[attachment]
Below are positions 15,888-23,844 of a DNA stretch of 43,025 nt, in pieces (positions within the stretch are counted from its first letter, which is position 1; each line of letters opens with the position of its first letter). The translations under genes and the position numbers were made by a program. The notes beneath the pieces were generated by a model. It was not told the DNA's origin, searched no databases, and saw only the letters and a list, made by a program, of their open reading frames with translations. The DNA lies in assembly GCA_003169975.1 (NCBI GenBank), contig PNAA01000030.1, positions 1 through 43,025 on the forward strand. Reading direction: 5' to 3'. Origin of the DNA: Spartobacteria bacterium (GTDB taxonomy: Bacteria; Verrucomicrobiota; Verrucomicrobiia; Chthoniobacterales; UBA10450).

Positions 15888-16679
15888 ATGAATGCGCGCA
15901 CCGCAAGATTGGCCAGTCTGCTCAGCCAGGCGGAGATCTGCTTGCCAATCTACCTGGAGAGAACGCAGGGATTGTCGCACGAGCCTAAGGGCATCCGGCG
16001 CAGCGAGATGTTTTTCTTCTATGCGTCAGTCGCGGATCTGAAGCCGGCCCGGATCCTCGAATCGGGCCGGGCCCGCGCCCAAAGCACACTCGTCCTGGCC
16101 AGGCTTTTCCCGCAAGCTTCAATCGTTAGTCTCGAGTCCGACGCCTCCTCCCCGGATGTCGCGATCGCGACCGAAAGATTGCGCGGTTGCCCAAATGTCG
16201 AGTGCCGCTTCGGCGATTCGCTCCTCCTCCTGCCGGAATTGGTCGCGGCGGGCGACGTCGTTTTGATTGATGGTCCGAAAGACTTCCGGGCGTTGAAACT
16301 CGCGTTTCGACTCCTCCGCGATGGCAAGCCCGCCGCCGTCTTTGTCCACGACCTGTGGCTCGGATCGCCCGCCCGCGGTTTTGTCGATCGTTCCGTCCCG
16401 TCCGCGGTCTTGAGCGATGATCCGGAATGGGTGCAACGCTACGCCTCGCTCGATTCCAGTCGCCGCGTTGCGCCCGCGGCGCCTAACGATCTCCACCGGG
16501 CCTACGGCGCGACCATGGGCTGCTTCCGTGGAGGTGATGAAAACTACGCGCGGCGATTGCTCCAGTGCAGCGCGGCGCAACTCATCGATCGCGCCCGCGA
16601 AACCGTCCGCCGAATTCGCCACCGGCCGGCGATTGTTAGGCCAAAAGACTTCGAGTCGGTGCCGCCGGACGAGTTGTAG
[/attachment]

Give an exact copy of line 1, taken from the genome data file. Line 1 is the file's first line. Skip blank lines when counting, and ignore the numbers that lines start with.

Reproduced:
Below are positions 15,888-23,844 of a DNA stretch of 43,025 nt, in pieces (positions within the stretch are counted from its first letter, which is position 1; each line of letters opens with the position of its first letter). The translations under genes and the position numbers were made by a program. The notes beneath the pieces were generated by a model. It was not told the DNA's origin, searched no databases, and saw only the letters and a list, made by a program, of their open reading frames with translations. The DNA lies in assembly GCA_003169975.1 (NCBI GenBank), contig PNAA01000030.1, positions 1 through 43,025 on the forward strand. Reading direction: 5' to 3'. Origin of the DNA: Spartobacteria bacterium (GTDB taxonomy: Bacteria; Verrucomicrobiota; Verrucomicrobiia; Chthoniobacterales; UBA10450).